Asia's economy: Opportunities and risks for Europe in Asia

Partnership or competition? The impact of Asia and Europe on the global economy.

Europe and Asia are two key pillars of the global economy and are closely intertwined. How the relationship between these two global powers is likely to develop in the future and the opportunities Asia's economy has in store for international trade as well as European and Swiss investors.

Europe and Asia: Strong partners in a globalized world

"I cannot think of a better time than now to discuss the position of Europe and Asia in a changing global order." These were the words Felix Baumgartner – Head of Premium Clients at Credit Suisse – used to open the first session of the Credit Suisse Thought Leadership Series. According to projections of experts, the 21st century will be the "Asian century" if the current economic and population trends continue.

With an annual trade volume of 1.5 trillion US dollars, Asia and the European Union are already the world's biggest trading partners. But how will the relationship between Europe and Asia develop in the future? And what opportunities could the future hold for European and Swiss investors? Renowned experts Herman Van Rompuy, Dr. Keyu Jin, and Dr. Juerg Syz spoke about this in a lively discussion as part of the Credit Suisse Thought Leadership Series on March 3, 2021.

In December 2020, the EU and China essentially concluded their negotiations of a comprehensive agreement on investment. What does this mean for European companies?

Herman Van Rompuy: This agreement is a milestone. Until now, European companies could not compete freely in China, while Chinese companies encountered a free market in Europe. We hope that with this agreement, there will now be a level playing field for all. It also shows that it is possible to come to an agreement with China without starting a destabilizing trade war.

Europe and China are simultaneously partners and rivals. How will this relationship develop in the future?

Dr. Keyu Jin: First of all it is important to make two observations. The first is that today, China is competing with European companies more in areas with higher capital and research intensity than before. This takes away some pressure from the low-level manufacturing industries. In addition, the added competition in higher technology areas can lead to increased competitiveness and innovation in these European companies. Second, China is now producing many intermediate products itself that it used to import. This could lead to a decrease of Chinese imports in general.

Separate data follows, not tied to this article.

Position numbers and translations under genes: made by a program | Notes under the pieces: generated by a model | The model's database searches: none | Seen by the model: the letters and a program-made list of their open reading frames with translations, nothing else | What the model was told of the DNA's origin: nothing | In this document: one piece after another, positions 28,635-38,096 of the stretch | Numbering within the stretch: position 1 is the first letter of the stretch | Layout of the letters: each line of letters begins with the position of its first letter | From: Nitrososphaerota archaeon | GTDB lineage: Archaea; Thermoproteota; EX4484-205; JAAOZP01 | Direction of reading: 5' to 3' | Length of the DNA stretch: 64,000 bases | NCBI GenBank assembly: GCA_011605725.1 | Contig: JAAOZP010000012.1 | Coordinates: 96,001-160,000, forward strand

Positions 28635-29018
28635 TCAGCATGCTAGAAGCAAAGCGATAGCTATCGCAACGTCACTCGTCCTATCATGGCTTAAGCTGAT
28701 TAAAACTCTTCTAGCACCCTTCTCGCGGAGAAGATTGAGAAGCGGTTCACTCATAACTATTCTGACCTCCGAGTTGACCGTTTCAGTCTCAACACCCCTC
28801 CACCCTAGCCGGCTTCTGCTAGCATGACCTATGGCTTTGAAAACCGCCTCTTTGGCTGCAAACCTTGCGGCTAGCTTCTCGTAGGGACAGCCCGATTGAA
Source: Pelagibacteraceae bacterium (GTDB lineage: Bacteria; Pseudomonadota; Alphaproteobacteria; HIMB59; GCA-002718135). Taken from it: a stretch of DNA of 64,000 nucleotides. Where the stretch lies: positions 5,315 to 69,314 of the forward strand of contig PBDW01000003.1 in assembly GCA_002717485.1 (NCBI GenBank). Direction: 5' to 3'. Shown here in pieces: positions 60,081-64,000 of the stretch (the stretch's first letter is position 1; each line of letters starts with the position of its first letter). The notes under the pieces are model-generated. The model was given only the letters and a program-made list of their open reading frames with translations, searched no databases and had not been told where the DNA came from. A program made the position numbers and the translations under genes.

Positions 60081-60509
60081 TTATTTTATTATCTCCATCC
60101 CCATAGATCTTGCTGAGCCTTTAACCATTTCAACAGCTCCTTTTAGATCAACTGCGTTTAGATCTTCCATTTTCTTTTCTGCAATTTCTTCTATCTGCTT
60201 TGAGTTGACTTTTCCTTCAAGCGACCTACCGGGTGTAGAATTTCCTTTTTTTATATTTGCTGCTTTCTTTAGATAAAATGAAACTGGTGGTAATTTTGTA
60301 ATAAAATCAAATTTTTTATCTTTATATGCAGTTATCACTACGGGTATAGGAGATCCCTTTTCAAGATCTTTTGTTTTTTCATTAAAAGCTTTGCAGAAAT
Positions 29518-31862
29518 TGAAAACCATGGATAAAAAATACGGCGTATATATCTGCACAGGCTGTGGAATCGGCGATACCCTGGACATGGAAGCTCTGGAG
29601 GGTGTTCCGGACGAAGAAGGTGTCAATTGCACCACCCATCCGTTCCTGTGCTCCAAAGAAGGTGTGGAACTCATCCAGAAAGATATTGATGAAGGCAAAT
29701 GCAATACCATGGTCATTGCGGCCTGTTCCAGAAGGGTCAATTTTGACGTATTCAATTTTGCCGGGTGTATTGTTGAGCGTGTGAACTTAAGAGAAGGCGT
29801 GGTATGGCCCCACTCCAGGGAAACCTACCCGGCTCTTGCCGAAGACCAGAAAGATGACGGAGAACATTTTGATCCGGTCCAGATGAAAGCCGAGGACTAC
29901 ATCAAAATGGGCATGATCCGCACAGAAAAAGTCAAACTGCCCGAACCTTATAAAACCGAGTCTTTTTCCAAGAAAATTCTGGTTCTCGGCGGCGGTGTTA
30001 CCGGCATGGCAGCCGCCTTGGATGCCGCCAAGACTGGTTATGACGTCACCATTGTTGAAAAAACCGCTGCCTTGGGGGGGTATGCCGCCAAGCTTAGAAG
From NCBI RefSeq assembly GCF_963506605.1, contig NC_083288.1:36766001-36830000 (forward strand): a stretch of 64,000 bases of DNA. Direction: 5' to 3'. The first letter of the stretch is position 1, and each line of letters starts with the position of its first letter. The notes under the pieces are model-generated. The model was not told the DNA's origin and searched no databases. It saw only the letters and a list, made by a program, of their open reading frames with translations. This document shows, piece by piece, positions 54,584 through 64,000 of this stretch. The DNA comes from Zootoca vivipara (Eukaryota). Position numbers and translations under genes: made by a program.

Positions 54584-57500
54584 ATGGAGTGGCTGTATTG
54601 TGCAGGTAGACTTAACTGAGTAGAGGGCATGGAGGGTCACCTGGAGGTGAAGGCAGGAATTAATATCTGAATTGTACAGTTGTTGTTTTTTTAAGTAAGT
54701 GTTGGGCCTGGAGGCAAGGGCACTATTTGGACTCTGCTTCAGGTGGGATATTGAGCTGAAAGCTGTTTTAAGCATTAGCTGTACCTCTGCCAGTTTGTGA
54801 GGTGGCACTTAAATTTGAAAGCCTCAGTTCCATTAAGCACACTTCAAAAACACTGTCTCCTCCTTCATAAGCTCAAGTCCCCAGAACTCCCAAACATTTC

In addition, the Chinese government is changing some of its trade practices by opening the economy to competition and creating an equal playing field – for example, in the service industry and financial services. Thus, I see smoother relations between China and Europe in the future.

Does Europe need to become more independent from China over the long term?

Dr. Keyu Jin: Every country needs a certain buffer with regard to critical resources. The pandemic has shown how painful the breaking down of supply chains can be. Beyond that, there is still room for more trade between Europe and China as long as the independence in those critical areas remains. China generally wants to strengthen its relationship with Europe, rather than weaken it.

Does Europe focus too heavily on China alone and neglect its relationships with other Asian countries?

Herman Van Rompuy: China is very important, but Asia as a whole is much more important. That is why the European Union has negotiated free trade agreements with Japan, Singapore, Vietnam, and South Korea, and is strengthening trade relations with other countries in the Indo-Pacific region.

Dr. Juerg Syz: Probably yes. Naturally, China is an important player and shows very strong growth. But especially the ASEAN countries are also a very strong market, and act as a counter-position to China within Asia. For example, Indonesia – the fourth largest country in the world – is still somewhat neglected compared to China. So there are many countries in Asia that, from an economic view, deserve much more attention from companies and investors from Europe and Switzerland.

How important is a presence in Asia for European companies and investors?

Dr. Juerg Syz: For us it is clear that Asia will provide the biggest economic opportunities in the coming decades. But even more important is that not being present in Asia is a risk for investors and companies from Europe and also Switzerland. Asian countries will increasingly be a driver of the global economy, since growth on the continent is not only very strong, but also resilient. This was shown, for example, during the financial crisis, as Asia was one of few regions that still grew during that time, as well as last year.

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